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Trump denies he wanted Barr to publicly clear him

President Donald Trump shakes hands with Attorney General William Barr before Trump signed an executive order creating a commission to study law enforcement and justice at the International Association of Chiefs of Police Convention Monday, Oct. 28, 2019, in Chicago.
President Donald Trump shakes hands with Attorney General William Barr before Trump signed an executive order creating a commission to study law enforcement and justice at the International Association of Chiefs of Police Convention Monday, Oct. 28, 2019, in Chicago. AP Photo

President Donald Trump wanted Attorney General William Barr to hold a press conference to declare he broke no laws during his July phone conversation with Ukraine's president in which Trump pressed his Ukrainian counterpart to investigate Democrats, according to a person familiar with the matter.

Now Trump is angrily lashing out at the revelation, first reported by The Washington Post. He tweeted early Thursday that the claim "is totally untrue and just another FAKE NEWS story with anonymous sources that don't exist."

The president also continued to lash out at the press, declaring "The LameStream Media" to be the "Enemy of the People."

Barr rebuffed the president's request, which came in September, around the time that the White House released a rough transcript of the July 25 call at the center of the House impeachment probe.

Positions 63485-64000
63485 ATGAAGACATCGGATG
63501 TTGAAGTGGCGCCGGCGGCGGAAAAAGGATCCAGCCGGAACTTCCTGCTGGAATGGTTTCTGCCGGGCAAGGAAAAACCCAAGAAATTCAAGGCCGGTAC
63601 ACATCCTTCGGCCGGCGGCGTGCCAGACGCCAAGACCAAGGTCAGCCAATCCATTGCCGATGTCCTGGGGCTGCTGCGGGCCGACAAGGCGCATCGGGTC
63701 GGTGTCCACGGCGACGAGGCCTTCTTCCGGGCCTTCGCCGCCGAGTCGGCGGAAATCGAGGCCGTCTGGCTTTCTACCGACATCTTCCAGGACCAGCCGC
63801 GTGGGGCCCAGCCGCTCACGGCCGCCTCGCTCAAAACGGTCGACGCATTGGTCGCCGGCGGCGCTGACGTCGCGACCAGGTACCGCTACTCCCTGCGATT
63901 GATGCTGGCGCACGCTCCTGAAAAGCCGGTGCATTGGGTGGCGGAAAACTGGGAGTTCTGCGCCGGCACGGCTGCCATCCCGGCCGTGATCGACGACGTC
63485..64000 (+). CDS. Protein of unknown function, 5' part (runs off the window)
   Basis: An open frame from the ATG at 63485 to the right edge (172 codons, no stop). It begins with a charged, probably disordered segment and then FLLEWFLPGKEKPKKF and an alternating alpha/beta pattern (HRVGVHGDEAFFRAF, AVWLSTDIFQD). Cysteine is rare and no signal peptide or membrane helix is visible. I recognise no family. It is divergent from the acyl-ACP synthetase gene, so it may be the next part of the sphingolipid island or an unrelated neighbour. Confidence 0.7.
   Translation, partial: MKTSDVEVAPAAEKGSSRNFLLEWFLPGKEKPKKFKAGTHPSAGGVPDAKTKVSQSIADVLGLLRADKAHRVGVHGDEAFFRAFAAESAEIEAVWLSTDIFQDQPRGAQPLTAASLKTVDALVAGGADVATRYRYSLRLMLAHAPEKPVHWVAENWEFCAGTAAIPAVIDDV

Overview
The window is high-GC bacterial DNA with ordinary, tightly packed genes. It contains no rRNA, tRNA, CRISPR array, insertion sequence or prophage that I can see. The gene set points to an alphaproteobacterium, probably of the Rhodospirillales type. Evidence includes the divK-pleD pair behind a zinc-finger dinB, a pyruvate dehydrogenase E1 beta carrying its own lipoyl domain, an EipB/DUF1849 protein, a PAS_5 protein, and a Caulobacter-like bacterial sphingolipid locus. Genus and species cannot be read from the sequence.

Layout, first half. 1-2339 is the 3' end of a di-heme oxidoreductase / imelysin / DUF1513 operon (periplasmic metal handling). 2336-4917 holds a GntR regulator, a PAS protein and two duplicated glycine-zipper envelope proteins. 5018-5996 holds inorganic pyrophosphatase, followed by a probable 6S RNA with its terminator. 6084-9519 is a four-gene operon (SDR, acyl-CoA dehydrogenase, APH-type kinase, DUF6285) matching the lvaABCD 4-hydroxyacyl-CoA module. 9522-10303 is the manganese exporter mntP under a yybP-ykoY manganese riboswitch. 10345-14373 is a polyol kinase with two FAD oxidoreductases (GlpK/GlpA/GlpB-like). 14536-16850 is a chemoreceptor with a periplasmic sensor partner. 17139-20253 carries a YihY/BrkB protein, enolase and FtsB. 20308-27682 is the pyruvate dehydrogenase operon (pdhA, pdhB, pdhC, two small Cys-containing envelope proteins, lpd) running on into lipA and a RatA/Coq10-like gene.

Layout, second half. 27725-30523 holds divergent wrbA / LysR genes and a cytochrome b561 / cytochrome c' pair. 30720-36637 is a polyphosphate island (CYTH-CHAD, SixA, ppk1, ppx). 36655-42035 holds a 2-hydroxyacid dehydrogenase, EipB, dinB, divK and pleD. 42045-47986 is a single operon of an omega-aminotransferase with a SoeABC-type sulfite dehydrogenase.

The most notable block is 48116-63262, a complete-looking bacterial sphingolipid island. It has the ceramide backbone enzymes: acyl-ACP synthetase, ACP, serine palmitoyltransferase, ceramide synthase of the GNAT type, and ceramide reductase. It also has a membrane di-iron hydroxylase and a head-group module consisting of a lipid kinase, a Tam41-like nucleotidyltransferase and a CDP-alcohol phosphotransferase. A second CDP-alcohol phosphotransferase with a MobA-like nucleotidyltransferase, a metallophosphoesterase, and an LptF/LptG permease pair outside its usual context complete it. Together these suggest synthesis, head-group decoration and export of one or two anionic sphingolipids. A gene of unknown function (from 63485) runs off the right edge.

The person familiar with the matter said Trump has continued to express irritation at Barr's refusal to publicly speak out in his defense, though other officials later explained the department's reasoning. The person spoke on the condition of anonymity to reveal internal discussions.

House Democrats are investigating Trump's pressure on Ukraine to investigate political rivals as aid money was being withheld from the Eastern European country.

Trump insists he did nothing wrong.

"Just read the Transcript," he wrote Thursday. "The Justice Department already ruled that the call was good."

That appears to be a reference to a statement from the Justice Department in September announcing that the department's Criminal Division "reviewed the official record of the call and determined, based on the facts and applicable law, that there was no campaign finance violation and that no further action was warranted."

Barr famously held a news conference ahead of the release of special counsel Robert Mueller's report into Russian election meddling. Barr painted what many saw as an overly flattering picture as it related to Trump and repeatedly declared investigators had found "no collusion" between the Trump campaign and Russia, a point Trump had seized on to try to claim vindication.

While the appearance drew praise from Trump, it also raised alarms from critics already wary of his independence after Barr released a letter summarizing the reports' conclusions, which Mueller later complained "did not fully capture the context, nature and substance" of the full report and led to "public confusion about critical aspects of the results of" the investigation.

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